Support Growing Among Democratic Primary Voters for 'Medicare for All' Instead of Improving Obamacare

(AP Photo/J. David Ake)

A new Morning Consult/Politico poll shows support for candidates who favor “Medicare for All” over trying to “fix” Obamacare has grown since the beginning of the year.


Morning Consult/Politico polls taken Jan. 25-27 and Aug. 23-25 asked voters if — and in what direction — a candidate’s support for implementing a Medicare for All system over preserving and improving the ACA would affect their likelihood of backing that candidate.

Among Democrats, net support (the share of those who said that attitude would make them more likely to back a candidate minus the share who said they would be less likely) grew from 35 points in January to 52 points in the latest poll, which surveyed 1,987 registered voters, including 768 Democratic voters. The overall poll had a margin of error of 2 percentage points, while the subsample has a margin of error of 4 percentage points.

While it is challenging to draw direct links between a candidate’s position in one particular policy area and their subsequent performance in the polls, affinity toward Medicare for All by three of the four current frontrunners (albeit to varying degrees) is worth noting when taken alongside the survey results, and revealing of the leftward shift within the Democratic Party during this primary.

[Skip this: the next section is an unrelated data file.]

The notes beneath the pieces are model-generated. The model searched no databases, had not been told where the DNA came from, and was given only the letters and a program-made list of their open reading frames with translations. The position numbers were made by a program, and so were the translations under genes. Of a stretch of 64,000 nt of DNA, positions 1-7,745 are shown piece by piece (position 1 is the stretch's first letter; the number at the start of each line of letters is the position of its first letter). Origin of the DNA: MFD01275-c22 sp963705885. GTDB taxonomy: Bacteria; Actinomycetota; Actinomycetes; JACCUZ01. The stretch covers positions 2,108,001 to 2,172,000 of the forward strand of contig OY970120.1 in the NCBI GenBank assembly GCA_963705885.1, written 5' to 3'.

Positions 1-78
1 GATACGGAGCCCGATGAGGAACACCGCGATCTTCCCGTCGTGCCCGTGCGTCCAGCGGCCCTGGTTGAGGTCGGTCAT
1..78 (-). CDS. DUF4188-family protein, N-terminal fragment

This is significant for several reasons. Joe Biden is the only major candidate who does not support Medicare for All, and yet he is comfortably ahead of his nearest rivals Bernie Sanders and Elizabeth Warren. Look for both candidates to hammer Biden in the next debate on healthcare.

Healthcare is not the only issue in the campaign, of course, and Biden has tried to broaden his message beyond liberal shibboleths like single-payer health insurance to encompass the wider goal of getting rid of Donald Trump. So far, it’s working.
But that doesn’t mean that the Party radicals won’t hold Biden’s feet to the fire on Medicare for All when the time comes:

“If it is Biden, or somebody who is not as strong on Medicare for All,” Kemp said, “there’s going to continue to be strong pressure to bring Biden in line with the Democratic base, and continue pushing legislators and others around the country to support Medicare for All.”

Support for Medicare for All fades away when someone mentions the $30 trillion price tag. But as we’ve seen so far, the question is easily dodged and soon forgotten. The Democratic Party has committed itself to passing some kind of national, single-payer health insurance plan if they win the presidency and the Senate.
Be afraid. Be very afraid.


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